7 5 Section 3: Pilot Study Results Between the years 1996 to 1999 inclusive, there were 72,800 ± 600 fires in domestic and residential buildings, causing 515 ± 40 deaths, and 14,700 ± 300 injuries (64% of all fires, 89% of all fire deaths, and 87% of all injuries). The population of the UK during this period was 58 million people, thus the number of deaths per million people was 8.9 ± 0.7. All uncertainties represent ± one standard deviation. These estimates do not include the fires that do not involve the brigade (about 85% of all fires [Budd & Mayhew 1997]) and which presumably have negligible consequences for life safety. The numbers of injuries in the fire statistics are much higher than for other countries because the FDR1 injuries classification includes all precautionary check ups in hospital for minor smoke inhalation. Table 3.2 shows the number of accommodation units, and the annual risks per million units. All uncertainties represent ± one standard deviation. The numbers of units were taken mainly from the English House Condition Survey 1996, along with other sources [Hartless 2002]. As explained in the previous section, it has been chosen to express the risks in terms of the number of accommodation units, in order to tie in conveniently with the cost benefit analysis (section 6). Table 3.2 Number of accommodation units, and annual risks per million units Property type Accommodation Units (000 s) People per unit Risk of fires per year per 10 6 units Risk of death per year per 10 6 units Risk of injury per year per 10 6 units Risk of rescues per year per 10 6 units House, single 18, ± 9 15 ± ± 2 11 ± 0.3 House, multiple 1, ± ± ± 6 21 ± 2 Flat, purpose-built 3, ± ± ± 7 71 ± 2 Flat, converted 1, ± ± ± ± 3 Care Home, old persons ± ± ± ± 123 Care Home, children ± ± ± ± 292 Care Home, disabled people ± ± ± ± 60 Appendix 3A also presents the risks in different formats (per person, and per fire). The results can be summarised as follows. The annual risks per member of the population, relative to a single-occupancy house, are fairly constant. In all residential categories the risk of death is within a factor of 3; the risk of injury is also within a factor of 3 except in children s care homes, where it is a factor of 10. The risk of requiring rescue is however, substantially higher for flats and care homes than for houses (both single and HMO). The risks per fire do not vary much over the different property classes; in fact the risks per fire are lower in the three types of care homes than they are for single-occupancy houses. The reason that the care homes have higher risks than other buildings is that they have many more fires.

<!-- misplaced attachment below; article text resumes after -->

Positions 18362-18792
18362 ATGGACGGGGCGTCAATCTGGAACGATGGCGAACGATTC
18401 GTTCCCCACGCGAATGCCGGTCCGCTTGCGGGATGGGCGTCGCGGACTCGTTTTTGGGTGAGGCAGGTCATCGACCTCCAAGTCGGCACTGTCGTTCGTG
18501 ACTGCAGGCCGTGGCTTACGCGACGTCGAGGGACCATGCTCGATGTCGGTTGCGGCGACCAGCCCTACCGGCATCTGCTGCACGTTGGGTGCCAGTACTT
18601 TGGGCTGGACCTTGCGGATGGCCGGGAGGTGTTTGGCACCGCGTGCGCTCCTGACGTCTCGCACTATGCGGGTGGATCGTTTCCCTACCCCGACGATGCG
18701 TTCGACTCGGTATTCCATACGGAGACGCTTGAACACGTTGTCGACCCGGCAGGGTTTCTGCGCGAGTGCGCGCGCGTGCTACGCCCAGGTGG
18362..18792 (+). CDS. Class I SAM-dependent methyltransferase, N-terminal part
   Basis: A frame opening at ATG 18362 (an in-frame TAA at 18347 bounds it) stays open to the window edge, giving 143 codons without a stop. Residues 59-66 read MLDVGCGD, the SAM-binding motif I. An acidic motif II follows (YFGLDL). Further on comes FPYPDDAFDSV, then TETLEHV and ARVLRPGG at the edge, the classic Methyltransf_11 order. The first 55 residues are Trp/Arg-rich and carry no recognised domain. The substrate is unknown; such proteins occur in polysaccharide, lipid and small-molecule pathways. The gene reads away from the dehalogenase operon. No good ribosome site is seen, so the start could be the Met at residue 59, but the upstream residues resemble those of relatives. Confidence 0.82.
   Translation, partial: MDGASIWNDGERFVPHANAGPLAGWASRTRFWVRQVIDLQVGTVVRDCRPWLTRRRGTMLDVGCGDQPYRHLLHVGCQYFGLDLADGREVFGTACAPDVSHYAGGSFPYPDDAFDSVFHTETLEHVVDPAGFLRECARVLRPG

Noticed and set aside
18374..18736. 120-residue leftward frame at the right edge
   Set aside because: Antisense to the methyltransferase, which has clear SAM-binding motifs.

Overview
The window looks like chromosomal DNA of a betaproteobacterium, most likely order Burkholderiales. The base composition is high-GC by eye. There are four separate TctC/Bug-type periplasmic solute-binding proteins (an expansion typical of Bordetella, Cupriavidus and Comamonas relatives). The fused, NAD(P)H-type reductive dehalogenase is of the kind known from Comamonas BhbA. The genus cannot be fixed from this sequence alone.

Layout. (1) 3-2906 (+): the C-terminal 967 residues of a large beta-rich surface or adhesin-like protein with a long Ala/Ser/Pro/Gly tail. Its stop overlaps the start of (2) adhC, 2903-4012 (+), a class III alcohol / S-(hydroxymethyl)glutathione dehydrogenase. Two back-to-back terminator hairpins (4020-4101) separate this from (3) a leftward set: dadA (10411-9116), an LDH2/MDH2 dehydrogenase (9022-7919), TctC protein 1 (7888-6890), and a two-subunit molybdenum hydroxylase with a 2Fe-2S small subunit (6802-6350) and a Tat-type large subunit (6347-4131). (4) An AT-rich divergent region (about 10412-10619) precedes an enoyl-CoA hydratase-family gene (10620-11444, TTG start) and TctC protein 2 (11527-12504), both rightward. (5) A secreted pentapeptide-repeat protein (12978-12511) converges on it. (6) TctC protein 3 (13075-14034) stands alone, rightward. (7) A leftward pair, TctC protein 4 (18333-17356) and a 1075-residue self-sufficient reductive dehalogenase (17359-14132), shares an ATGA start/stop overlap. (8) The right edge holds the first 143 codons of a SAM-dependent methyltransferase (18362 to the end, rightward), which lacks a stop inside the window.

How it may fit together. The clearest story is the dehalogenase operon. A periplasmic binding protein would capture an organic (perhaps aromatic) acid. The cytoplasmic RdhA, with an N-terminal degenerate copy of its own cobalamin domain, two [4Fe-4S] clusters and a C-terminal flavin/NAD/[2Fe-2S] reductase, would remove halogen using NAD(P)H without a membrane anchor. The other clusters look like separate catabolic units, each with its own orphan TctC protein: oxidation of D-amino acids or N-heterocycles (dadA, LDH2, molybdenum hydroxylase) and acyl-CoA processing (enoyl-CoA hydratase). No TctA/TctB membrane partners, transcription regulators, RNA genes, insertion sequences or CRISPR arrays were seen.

8 6 Section 3: Pilot Study The number of fires per building/accommodation unit is the primary factor that determines the other risks (death, injury, etc). 3.4 Effect of building height It is a widely held belief that taller buildings will have greater risks from fire certainly it is true that escape from windows more than two storeys above ground is effectively impossible. The UK fire statistics contain a record of the number of storeys in the building. In order to investigate the effect of building height on risk of death, residential premises were re-categorised into four different classes of house, HMO, flat (purposebuilt + converted) and care home (old person s + children + disabled people). This was particularly necessary for the care homes, in order to improve the sample size. The number of fires, deaths per fire and injuries per fire for buildings with different number of storeys for 1998 and 1999 are given in Appendix 3B, and also the number of fires per accommodation unit. Effect of building height on risk of death deaths per thousand fires &5 6&7 >=8 building height (floors) House HMO Flat Care home Figure 3.1 The risk of death per thousand fires, as a function of storey height It might be supposed that building height would have two effects on the risk per fire. Escape (including rescues) via windows becomes increasingly difficult with building height, and in taller buildings there are more accommodation units, thus more people who could potentially become casualties. However, figure 3.1 shows that there is no clear trend that risk of death per 1000 fires is a function of building height. This suggests that most fires are confined to the accommodation unit of origin i.e. compartmentation works and that escape via windows is not that significant a factor, regardless of height. A bungalow has the highest risk of death per thousand fires - storey height is not the primary determining factor here, but more the fact that a higher than normal percentage of elderly people occupy bungalows.